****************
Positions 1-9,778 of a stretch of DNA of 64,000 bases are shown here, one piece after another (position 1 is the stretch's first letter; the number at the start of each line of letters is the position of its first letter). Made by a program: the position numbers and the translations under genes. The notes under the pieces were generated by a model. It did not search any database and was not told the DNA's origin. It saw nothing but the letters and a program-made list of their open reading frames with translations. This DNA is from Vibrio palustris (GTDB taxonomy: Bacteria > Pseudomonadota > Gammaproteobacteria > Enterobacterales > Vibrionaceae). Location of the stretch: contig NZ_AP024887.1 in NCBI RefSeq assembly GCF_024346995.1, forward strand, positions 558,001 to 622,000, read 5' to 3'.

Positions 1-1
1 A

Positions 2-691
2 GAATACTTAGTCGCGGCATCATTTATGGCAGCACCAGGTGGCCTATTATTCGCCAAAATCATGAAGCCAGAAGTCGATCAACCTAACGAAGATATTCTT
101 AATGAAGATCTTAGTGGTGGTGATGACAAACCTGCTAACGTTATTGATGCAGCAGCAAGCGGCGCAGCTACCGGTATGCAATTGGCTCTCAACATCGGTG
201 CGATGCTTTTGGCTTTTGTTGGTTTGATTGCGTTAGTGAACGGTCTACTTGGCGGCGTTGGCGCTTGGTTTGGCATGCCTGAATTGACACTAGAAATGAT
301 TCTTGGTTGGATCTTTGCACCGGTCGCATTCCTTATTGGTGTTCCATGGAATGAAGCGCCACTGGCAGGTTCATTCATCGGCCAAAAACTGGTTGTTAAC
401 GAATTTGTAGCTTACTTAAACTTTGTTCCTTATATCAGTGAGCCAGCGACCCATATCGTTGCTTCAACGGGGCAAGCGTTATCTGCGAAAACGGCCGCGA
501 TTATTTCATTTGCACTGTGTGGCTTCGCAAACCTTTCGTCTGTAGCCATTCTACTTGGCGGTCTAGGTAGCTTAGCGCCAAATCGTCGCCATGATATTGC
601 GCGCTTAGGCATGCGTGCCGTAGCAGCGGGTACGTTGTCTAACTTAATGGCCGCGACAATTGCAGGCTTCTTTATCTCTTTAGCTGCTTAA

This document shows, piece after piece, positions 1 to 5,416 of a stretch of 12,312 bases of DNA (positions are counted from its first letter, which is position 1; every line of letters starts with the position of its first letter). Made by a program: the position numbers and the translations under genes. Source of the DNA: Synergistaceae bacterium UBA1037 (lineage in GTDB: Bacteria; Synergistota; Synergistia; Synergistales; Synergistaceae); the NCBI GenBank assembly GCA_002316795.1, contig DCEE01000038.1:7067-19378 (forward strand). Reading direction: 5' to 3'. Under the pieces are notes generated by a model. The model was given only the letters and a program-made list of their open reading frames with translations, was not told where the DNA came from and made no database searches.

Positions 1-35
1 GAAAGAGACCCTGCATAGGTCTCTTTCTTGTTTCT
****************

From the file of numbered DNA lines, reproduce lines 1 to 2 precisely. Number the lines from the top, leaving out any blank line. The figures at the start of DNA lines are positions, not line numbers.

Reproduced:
Positions 1-9,778 of a stretch of DNA of 64,000 bases are shown here, one piece after another (position 1 is the stretch's first letter; the number at the start of each line of letters is the position of its first letter). Made by a program: the position numbers and the translations under genes. The notes under the pieces were generated by a model. It did not search any database and was not told the DNA's origin. It saw nothing but the letters and a program-made list of their open reading frames with translations. This DNA is from Vibrio palustris (GTDB taxonomy: Bacteria > Pseudomonadota > Gammaproteobacteria > Enterobacterales > Vibrionaceae). Location of the stretch: contig NZ_AP024887.1 in NCBI RefSeq assembly GCF_024346995.1, forward strand, positions 558,001 to 622,000, read 5' to 3'.

Positions 1-1